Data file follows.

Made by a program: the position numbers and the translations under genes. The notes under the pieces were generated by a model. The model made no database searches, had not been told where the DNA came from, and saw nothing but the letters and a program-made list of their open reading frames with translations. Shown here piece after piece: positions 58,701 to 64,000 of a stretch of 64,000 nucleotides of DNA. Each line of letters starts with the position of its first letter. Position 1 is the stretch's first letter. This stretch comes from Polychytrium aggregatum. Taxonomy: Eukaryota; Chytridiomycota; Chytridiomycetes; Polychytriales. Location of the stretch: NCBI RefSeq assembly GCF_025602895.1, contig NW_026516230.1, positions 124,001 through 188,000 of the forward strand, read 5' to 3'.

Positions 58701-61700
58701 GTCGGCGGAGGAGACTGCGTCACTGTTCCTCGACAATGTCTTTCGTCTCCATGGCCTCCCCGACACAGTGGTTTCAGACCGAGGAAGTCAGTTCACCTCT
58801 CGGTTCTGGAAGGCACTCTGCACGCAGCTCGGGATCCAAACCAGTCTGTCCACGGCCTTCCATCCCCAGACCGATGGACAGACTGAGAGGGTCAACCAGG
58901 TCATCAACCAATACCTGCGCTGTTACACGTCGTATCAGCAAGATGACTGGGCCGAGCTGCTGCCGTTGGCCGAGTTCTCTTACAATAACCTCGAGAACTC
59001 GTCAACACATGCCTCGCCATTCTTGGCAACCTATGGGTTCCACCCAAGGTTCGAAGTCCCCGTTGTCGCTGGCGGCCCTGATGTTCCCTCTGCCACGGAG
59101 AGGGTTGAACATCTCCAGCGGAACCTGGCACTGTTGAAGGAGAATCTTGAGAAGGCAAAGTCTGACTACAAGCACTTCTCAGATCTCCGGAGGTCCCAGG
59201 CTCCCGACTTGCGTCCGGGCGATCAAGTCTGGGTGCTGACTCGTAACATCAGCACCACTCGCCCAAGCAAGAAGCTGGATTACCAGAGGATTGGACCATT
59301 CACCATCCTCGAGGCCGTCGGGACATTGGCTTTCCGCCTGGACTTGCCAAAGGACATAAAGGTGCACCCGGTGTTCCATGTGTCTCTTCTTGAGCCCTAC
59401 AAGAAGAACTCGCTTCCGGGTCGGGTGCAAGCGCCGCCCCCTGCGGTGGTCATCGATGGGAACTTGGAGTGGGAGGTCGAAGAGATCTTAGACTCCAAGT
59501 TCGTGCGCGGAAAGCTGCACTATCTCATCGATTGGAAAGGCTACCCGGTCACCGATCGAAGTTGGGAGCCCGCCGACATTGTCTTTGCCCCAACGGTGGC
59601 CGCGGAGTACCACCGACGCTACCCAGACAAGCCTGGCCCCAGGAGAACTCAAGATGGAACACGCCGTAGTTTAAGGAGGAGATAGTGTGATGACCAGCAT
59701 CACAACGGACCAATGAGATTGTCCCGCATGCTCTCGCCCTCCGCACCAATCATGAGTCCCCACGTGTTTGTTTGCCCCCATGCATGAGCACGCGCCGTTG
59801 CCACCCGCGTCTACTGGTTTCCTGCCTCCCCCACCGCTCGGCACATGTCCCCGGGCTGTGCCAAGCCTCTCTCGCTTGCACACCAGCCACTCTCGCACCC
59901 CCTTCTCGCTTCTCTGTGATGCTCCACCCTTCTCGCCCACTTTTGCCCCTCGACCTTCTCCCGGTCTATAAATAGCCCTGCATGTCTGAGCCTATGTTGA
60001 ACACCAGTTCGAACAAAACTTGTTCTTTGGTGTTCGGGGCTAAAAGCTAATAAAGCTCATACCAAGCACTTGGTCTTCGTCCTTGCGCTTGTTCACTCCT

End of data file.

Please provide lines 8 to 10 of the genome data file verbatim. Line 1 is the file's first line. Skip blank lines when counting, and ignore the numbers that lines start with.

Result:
59201 CTCCCGACTTGCGTCCGGGCGATCAAGTCTGGGTGCTGACTCGTAACATCAGCACCACTCGCCCAAGCAAGAAGCTGGATTACCAGAGGATTGGACCATT
59301 CACCATCCTCGAGGCCGTCGGGACATTGGCTTTCCGCCTGGACTTGCCAAAGGACATAAAGGTGCACCCGGTGTTCCATGTGTCTCTTCTTGAGCCCTAC
59401 AAGAAGAACTCGCTTCCGGGTCGGGTGCAAGCGCCGCCCCCTGCGGTGGTCATCGATGGGAACTTGGAGTGGGAGGTCGAAGAGATCTTAGACTCCAAGT